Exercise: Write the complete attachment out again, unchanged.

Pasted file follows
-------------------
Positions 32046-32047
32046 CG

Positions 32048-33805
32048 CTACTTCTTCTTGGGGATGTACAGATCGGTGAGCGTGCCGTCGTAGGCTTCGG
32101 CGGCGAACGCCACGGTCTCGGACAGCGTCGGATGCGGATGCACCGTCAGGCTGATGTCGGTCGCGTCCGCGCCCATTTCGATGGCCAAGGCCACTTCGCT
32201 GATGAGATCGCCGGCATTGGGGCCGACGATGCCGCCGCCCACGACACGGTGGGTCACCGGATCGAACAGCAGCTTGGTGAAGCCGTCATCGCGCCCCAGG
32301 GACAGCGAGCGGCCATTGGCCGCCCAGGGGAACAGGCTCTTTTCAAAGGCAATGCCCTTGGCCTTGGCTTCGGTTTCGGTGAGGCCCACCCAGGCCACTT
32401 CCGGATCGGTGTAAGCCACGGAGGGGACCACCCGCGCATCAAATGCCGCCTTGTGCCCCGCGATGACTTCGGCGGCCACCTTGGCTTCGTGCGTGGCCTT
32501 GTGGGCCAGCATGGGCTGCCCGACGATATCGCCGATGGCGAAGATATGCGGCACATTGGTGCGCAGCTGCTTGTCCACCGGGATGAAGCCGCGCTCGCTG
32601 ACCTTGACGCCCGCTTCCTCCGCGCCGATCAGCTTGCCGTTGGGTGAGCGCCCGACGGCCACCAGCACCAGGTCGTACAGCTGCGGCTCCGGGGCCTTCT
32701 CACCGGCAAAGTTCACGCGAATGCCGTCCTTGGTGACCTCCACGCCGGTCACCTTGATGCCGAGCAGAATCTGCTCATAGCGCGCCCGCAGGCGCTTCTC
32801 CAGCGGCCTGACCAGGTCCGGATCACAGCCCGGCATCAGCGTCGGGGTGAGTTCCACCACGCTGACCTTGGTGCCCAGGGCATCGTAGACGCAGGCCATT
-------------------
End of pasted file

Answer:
Positions 32046-32047
32046 CG

Positions 32048-33805
32048 CTACTTCTTCTTGGGGATGTACAGATCGGTGAGCGTGCCGTCGTAGGCTTCGG
32101 CGGCGAACGCCACGGTCTCGGACAGCGTCGGATGCGGATGCACCGTCAGGCTGATGTCGGTCGCGTCCGCGCCCATTTCGATGGCCAAGGCCACTTCGCT
32201 GATGAGATCGCCGGCATTGGGGCCGACGATGCCGCCGCCCACGACACGGTGGGTCACCGGATCGAACAGCAGCTTGGTGAAGCCGTCATCGCGCCCCAGG
32301 GACAGCGAGCGGCCATTGGCCGCCCAGGGGAACAGGCTCTTTTCAAAGGCAATGCCCTTGGCCTTGGCTTCGGTTTCGGTGAGGCCCACCCAGGCCACTT
32401 CCGGATCGGTGTAAGCCACGGAGGGGACCACCCGCGCATCAAATGCCGCCTTGTGCCCCGCGATGACTTCGGCGGCCACCTTGGCTTCGTGCGTGGCCTT
32501 GTGGGCCAGCATGGGCTGCCCGACGATATCGCCGATGGCGAAGATATGCGGCACATTGGTGCGCAGCTGCTTGTCCACCGGGATGAAGCCGCGCTCGCTG
32601 ACCTTGACGCCCGCTTCCTCCGCGCCGATCAGCTTGCCGTTGGGTGAGCGCCCGACGGCCACCAGCACCAGGTCGTACAGCTGCGGCTCCGGGGCCTTCT
32701 CACCGGCAAAGTTCACGCGAATGCCGTCCTTGGTGACCTCCACGCCGGTCACCTTGATGCCGAGCAGAATCTGCTCATAGCGCGCCCGCAGGCGCTTCTC
32801 CAGCGGCCTGACCAGGTCCGGATCACAGCCCGGCATCAGCGTCGGGGTGAGTTCCACCACGCTGACCTTGGTGCCCAGGGCATCGTAGACGCAGGCCATT